C.F.D. Moule, The Birth of the New Testament (3rd ed.; Harper & Row, 1982).

Tuesday, May 31, 2011

C.F.D. Moule on New Testament Eschatology and Football

"New Testament eschatology at its deepest level concentrates upon entering into, implementing, loyally expressing that which is already given, which is Christ: it does not say, 'How long will it be before the whistle blows for the end of the game?' but, 'Where ought I to be now, to receive the next pass?' In other words, the fact that the kick-off has taken place, that the game is on, and that we have a Captain who can lead us to victory, is all that matters." - C.F.D. Moule, The Birth of the New Testament (3rd ed.; Harper & Row, 1982), 148.

(Football = soccer, of course.)

Monday, May 30, 2011

A child's experience of transcendence

It was actually more like a parent's experience of transcendence and a child's experience of either trust or foolhardiness--I'm not sure which. She always wanted to go deeper:
"Wave, come here! My feet are dirty. Wash me!
. . . Don't pick me up Daddy!" 
She loved the surging waves, the pull of the undertow against her legs. Terrified, I was never more than inches away.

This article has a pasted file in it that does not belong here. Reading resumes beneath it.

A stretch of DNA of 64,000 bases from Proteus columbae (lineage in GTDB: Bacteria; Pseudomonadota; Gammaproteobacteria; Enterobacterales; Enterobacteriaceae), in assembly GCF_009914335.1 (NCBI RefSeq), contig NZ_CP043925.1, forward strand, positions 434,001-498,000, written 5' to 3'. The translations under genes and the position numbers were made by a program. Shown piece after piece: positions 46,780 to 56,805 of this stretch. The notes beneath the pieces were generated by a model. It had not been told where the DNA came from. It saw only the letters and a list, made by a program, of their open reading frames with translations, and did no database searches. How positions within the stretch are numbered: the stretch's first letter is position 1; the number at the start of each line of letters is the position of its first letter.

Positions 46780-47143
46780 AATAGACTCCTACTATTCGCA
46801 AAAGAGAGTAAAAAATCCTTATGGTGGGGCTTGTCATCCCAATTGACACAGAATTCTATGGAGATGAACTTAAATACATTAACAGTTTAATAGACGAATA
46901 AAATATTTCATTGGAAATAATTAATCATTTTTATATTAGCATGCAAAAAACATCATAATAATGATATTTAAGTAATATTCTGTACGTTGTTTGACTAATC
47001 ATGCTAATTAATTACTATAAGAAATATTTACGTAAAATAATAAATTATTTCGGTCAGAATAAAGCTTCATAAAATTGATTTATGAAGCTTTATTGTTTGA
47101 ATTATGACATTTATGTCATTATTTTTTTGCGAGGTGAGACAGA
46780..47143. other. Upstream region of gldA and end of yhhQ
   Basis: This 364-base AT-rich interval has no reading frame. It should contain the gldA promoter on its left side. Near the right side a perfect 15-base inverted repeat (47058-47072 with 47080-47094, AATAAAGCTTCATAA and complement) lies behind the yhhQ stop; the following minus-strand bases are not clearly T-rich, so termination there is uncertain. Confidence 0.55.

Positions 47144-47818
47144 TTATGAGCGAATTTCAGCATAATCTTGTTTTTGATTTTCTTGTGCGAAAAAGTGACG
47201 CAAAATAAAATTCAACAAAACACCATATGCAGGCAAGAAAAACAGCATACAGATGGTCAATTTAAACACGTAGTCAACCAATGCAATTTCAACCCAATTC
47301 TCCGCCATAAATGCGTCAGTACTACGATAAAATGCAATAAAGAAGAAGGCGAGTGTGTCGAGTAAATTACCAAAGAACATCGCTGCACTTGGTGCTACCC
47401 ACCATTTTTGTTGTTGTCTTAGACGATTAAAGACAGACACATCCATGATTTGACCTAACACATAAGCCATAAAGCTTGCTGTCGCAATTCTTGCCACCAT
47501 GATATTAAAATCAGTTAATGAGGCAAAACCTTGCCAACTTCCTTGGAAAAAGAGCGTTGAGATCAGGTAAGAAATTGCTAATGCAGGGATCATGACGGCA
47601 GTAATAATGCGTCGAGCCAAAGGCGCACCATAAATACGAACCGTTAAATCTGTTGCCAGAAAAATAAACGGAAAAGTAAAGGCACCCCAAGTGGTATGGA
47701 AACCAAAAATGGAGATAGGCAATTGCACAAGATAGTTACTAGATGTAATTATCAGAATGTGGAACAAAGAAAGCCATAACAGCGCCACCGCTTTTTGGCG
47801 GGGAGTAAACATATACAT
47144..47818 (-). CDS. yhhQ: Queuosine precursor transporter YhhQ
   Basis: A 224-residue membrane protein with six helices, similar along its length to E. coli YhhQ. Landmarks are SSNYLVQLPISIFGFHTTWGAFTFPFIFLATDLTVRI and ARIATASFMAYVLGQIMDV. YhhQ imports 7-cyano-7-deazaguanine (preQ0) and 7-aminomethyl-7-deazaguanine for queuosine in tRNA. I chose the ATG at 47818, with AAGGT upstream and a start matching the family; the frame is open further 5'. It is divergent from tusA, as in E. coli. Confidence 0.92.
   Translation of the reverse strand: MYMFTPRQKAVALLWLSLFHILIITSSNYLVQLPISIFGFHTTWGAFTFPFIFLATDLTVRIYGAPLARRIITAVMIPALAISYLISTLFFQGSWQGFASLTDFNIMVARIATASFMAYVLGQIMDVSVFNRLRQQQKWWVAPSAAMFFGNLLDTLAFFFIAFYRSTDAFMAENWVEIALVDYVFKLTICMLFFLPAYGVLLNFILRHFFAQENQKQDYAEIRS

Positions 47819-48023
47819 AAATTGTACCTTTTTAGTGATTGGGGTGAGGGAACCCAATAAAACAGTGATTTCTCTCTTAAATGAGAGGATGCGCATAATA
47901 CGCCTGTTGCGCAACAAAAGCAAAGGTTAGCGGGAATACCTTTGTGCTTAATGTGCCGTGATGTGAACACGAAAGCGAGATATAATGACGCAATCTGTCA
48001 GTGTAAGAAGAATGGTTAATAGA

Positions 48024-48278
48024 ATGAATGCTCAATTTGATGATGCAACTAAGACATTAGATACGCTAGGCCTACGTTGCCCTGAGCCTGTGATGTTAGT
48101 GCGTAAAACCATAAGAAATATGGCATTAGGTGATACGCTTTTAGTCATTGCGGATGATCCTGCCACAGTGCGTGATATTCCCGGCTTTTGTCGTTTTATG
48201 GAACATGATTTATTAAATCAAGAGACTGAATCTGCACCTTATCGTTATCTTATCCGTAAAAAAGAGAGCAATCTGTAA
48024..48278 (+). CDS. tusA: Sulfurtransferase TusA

...We'll save the water safety lesson for our next trip to the beach.

Thursday, May 26, 2011

Luke's Conception of Prophets

(This post is part two in a series on Christian prophecy; part one is here.)

In my 2004 Ph.D. dissertation, I offered the following definition of "prophet" based solely on the evidence from Luke-Acts:
"Prophets" may be defined as those who by virtue of their nearness to God are enabled by the Holy Spirit to have insight into matters hidden from other humans, and (sometimes) to perform deeds beyond the ability of ordinary mortals; prophets are also empowered by the Holy Spirit to address divinely-commissioned messages to other humans or to proclaim words of praise to God.
  • My definition was self-consciously descriptive. I argued that the evidence does not permit a strict definition which isolates what is unique about the entity being defined—partly because Luke did not provide as many details about prophets as we would like and partly because there are few (if any) characteristics attributed uniquely to prophets. Nevertheless, I concluded that it is still possible to arrive at a descriptive definition of "prophet" which distinguishes between central and peripheral characteristics of prophets by analyzing the frequency in which characteristics appear and the degree to which they are tied to an individual's prophetic role.
  • In retrospect . . .
  • I'm surprised by the lack of reference in the definition to a worship context for prophetic activity since it appears so frequently in L-A and throughout the NT.
  • I would no longer include miracles in the definition, even though Luke obviously thought it was not unusual for prophets to perform them.
  • I wish I had thought more about how Luke might have defined prophecy and not simply what it meant to be a prophet. He seems to take for granted what it was, which makes our task frustratingly difficult.